McDonald’s Fish to be Labeled as “Certified Sustainable Seafood”

MSC-Fish

On January 24th, McDonald’s announced that it will be the first national restaurant chain to carry a label certifying sustainable fishing practices.  The blue “Fish Forever” ecolabel” from the Marine Stewardship Council (“MSC”) certifies that the Alaskan Pollock used in McDonald’s Filet-O-Fish sandwiches come from suppliers with sustainable fishing practices.

MSC certification indicates that over 14,000 McDonald’s restaurants across the US have met the MSC Chain of Custody standard for traceability, which is the ability to track the fish all the way back through the supply chain to the fishery.  Under the MSC certification program, these fisheries have been assessed by independent scientists against three core principles: the health of the fish stock, the impact of the fishery on the ecosystem and the management system that oversees the fishery.

McDonald’s, which uses MSC certified wild-caught Alaska Pollock for its Filet-O-Fish sandwich, will begin displaying the MSC ecolabel beginning in February 2013 – coinciding with the launch of Fish McBites.  In 2011, McDonald’s introduced the same MSC certification for all its European restaurants.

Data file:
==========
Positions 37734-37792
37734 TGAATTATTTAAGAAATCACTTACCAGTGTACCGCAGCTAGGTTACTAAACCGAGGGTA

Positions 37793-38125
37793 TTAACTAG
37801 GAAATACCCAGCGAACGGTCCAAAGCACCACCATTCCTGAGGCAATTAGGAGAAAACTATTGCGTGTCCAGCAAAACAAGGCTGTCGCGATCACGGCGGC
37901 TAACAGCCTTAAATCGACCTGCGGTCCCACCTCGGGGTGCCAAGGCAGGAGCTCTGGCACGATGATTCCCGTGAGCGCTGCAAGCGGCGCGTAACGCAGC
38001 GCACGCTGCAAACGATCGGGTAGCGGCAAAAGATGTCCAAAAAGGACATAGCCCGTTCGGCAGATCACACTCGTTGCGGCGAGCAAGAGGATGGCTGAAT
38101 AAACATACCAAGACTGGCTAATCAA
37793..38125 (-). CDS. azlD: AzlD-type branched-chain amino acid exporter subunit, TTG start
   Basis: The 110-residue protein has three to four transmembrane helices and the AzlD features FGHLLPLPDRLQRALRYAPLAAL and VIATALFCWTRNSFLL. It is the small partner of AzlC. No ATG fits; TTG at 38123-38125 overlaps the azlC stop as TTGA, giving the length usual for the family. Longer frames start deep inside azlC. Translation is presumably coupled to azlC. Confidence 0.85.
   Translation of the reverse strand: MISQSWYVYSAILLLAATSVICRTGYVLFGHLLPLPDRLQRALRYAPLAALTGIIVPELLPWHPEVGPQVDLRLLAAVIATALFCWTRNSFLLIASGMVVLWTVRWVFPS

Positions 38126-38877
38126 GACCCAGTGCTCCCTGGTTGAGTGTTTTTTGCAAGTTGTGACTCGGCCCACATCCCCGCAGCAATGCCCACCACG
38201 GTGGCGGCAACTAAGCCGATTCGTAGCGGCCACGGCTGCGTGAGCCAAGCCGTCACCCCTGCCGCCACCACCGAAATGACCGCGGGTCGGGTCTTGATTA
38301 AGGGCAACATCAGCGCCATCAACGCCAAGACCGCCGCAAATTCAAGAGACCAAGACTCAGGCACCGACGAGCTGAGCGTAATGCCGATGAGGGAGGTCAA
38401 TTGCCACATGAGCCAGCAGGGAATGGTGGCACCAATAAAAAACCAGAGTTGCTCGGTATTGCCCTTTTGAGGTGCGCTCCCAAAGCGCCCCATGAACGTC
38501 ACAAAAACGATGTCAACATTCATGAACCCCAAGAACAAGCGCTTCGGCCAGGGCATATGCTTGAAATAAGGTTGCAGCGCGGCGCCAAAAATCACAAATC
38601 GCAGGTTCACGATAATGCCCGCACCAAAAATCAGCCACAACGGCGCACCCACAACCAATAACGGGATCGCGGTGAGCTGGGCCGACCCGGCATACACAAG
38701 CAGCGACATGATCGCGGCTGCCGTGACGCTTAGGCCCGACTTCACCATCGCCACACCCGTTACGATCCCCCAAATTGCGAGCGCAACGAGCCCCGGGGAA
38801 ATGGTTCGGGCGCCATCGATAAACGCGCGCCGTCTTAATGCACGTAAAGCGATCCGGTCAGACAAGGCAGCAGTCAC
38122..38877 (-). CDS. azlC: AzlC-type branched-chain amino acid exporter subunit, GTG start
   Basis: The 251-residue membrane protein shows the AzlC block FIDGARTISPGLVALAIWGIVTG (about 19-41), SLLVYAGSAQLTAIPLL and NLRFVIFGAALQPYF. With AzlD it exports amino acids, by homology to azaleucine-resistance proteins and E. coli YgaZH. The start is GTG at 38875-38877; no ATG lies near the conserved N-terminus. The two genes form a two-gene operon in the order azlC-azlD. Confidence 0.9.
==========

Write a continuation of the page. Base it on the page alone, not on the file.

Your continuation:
In 2000, Whole Foods Market was the first to carry the Marine Stewardship Council’s “Fish Forever” label.   This market trend is now reaching critical mass as consumer concerns with sustainable fish increases.   No doubt, 2013 will see  much more use of the MSC “Certified Sustainable Seafood” label in restaurants and grocery stores.